A setting is provided, akka.management.cluster.bootstrap.new-cluster-enabled that can be disable new cluster formation to only allow the node to join existing clusters.

  • On initial deployment use the default akka.management.cluster.bootstrap.new-cluster-enabled=on
  • Following the initial deployment it is recommended to set akka.management.cluster.bootstrap.new-cluster-enabled=off with an immediate re-deployment once the initial cluster has formed

This can be used to provide additional safety during restarts and redeploys while there is a network partition present. Without new cluster formation disabled an isolated set of nodes could form a new cluster if all are restarted.

For complete safety of the Initial Bootstrap it is recommended to set the contact-point-discovery.required-contact-point-nr setting to the exact number of nodes the initial startup of the cluster will be done. For example, if starting a cluster with 4 nodes initially, and later scaling it out to many more nodes, be sure to set this setting to 4 for additional safety of the initial joining, even in face of an flaky discovery mechanism!

Recommended Configuration

When using the bootstrap module, there are some underlying Akka Cluster settings that should be specified to ensure that your deployment is robust.

Since the target environments for this module are dynamic, that is, instances can come and go, failure needs to be considered. The following configuration will result in your application being shut down after 30 seconds if it is unable to join the discovered seed nodes. In this case, the orchestrator (i.e. Kubernetes or Marathon) will restart your node and the operation will (presumably) eventually succeed. You’ll want to specify the following in your application.conf file:

akka.cluster.shutdown-after-unsuccessful-join-seed-nodes = 30s
akka.coordinated-shutdown.exit-jvm = on
Full source at GitHub

Rolling updates

Graceful shutdown

Akka Cluster can handle hard failures using a downing provider such as Lightbend’s split brain resolver discussed below. However this should not be relied upon for regular rolling redeploys. Features such as ClusterSingletons and ClusterSharding can safely restart actors on new nodes far quicker when it is certain that a node has shutdown rather than crashed.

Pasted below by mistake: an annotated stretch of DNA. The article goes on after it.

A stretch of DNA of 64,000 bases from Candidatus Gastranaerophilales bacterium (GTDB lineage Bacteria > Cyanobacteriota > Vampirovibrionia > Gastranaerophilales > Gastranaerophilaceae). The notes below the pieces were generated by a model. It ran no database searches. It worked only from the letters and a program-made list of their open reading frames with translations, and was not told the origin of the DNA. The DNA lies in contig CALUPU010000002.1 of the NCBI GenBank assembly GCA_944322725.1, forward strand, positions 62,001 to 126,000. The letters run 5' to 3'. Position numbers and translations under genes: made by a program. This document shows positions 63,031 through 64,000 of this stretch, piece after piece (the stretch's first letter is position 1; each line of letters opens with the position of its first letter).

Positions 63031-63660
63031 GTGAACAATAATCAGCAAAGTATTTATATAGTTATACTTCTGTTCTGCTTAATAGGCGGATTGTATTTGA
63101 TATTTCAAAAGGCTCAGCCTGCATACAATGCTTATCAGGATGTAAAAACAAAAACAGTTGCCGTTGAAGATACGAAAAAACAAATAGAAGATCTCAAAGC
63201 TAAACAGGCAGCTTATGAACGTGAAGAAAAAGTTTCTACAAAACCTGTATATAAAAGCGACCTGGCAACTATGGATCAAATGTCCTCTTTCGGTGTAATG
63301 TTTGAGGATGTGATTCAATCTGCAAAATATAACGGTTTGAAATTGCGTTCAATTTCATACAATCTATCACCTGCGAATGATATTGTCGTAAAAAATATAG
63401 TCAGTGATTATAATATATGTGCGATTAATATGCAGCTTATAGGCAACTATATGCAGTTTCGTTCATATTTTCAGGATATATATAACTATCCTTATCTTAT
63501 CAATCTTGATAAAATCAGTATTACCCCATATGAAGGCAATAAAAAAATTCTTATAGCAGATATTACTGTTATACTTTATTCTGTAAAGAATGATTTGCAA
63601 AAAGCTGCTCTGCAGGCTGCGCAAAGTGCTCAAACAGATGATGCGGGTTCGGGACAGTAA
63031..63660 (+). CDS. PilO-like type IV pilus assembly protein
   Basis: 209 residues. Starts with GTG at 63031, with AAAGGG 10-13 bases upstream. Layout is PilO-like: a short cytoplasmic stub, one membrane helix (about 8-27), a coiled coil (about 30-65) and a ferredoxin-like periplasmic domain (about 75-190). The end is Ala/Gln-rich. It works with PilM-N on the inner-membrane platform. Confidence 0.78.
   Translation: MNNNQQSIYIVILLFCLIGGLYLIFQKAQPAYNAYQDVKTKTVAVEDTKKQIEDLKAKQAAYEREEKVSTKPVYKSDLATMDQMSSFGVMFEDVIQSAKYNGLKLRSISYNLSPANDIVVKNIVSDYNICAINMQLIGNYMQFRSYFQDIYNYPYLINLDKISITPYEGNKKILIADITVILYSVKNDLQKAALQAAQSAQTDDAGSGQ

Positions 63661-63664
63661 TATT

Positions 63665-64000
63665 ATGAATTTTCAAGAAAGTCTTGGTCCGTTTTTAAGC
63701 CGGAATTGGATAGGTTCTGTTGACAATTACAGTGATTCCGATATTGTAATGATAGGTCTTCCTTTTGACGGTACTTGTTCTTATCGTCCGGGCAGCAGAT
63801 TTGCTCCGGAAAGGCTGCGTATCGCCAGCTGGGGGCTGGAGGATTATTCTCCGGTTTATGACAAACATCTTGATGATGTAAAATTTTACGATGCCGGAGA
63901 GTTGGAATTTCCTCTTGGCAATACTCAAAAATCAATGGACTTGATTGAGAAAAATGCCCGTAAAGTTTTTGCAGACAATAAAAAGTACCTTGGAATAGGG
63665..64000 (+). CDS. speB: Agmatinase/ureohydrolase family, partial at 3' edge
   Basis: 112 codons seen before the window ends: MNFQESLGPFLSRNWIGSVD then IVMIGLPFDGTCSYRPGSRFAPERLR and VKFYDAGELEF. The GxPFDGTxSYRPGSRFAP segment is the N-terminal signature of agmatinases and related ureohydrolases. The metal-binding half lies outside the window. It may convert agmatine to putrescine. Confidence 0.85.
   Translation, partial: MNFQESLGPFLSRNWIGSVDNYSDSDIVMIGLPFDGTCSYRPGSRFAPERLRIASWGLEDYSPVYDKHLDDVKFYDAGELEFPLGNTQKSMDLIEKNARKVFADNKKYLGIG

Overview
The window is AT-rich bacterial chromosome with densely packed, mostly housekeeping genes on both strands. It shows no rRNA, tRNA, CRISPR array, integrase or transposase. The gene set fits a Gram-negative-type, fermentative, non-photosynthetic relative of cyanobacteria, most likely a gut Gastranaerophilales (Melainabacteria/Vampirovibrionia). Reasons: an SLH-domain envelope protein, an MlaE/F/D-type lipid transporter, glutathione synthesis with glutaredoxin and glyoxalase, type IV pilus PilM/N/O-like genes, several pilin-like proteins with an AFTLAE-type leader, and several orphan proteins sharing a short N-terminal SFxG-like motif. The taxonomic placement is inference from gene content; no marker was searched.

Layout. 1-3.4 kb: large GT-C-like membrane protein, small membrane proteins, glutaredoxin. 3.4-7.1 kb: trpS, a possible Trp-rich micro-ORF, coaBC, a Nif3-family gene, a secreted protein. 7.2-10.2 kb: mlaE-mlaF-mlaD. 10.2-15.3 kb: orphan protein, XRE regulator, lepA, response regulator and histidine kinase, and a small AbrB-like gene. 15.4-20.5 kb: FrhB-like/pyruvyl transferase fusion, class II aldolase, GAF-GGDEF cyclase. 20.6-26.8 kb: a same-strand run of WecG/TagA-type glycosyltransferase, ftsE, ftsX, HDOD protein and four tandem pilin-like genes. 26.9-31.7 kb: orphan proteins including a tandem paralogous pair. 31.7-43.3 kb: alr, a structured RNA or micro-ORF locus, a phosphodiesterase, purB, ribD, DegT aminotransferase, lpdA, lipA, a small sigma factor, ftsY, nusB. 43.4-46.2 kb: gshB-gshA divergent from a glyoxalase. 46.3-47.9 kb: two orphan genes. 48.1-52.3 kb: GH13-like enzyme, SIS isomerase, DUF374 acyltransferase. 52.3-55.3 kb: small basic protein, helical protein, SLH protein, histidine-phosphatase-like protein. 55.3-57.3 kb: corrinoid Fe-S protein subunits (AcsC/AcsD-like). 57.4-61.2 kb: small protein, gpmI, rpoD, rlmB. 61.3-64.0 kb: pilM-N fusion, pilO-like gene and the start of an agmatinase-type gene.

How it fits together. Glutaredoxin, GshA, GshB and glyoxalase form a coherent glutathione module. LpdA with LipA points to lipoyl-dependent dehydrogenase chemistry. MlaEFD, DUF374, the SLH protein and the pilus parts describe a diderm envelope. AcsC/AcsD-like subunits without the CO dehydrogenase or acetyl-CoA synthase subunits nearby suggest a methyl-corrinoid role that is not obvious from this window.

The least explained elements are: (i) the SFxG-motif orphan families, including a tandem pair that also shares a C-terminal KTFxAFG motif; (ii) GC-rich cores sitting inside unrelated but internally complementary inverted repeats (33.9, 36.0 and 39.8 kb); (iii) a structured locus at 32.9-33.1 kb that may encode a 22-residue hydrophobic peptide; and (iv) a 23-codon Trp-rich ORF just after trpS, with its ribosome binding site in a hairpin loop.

Graceful leaving will happen with the default settings as it is part of Coordinated Shutdown. Just ensure that a node is sent a SIGTERM and not a SIGKILL. Environments such as Kubernetes will do this, it is important to ensure that if JVM is wrapped with a script that it forwards the signal.

Upon receiving a SIGTERM Coordinated Shutdown will:

  • Perform a Cluster(system).leave on itself
  • The status of the member will be changed to Exiting while allowing any shards to be shutdown gracefully and ClusterSingletons to be migrated if this was the oldest node. Finally the node is removed from the Akka Cluster membership.

Number of nodes to redeploy at once

Akka bootstrap requires a stable-period where service discovery returns a stable set of contact points. When doing rolling updates it is best to wait for a node (or group of nodes) to finish joining the cluster before adding and removing other nodes.

Cluster Singletons

ClusterSingletons run on the oldest node in the cluster. To avoid singletons moving during every node deployment it is advised to start a rolling redeploy starting at the newest node. Then ClusterSingletons only move once. This is the default behaviour for Kubernetes deployments. Cluster Sharding uses a singleton internally so this is important even if not using singletons directly.

Split brains and ungraceful shutdown

Nodes can crash causing cluster members to become unreachable. This is a tricky problem as it is not possible to distinguish between a network partition and a node failure. To rectify this in an automated manner, Lightbend provides Split Brain Resolver as a feature of the Lightbend Subscription. This module has a number of strategies that can ensure that the cluster continues to function during network partitions and node failures.

Bootstrap Recipes

To see how to configure and use bootstrap in various environments such as Kubernetes, see recipes.

The source code for this page can be found here.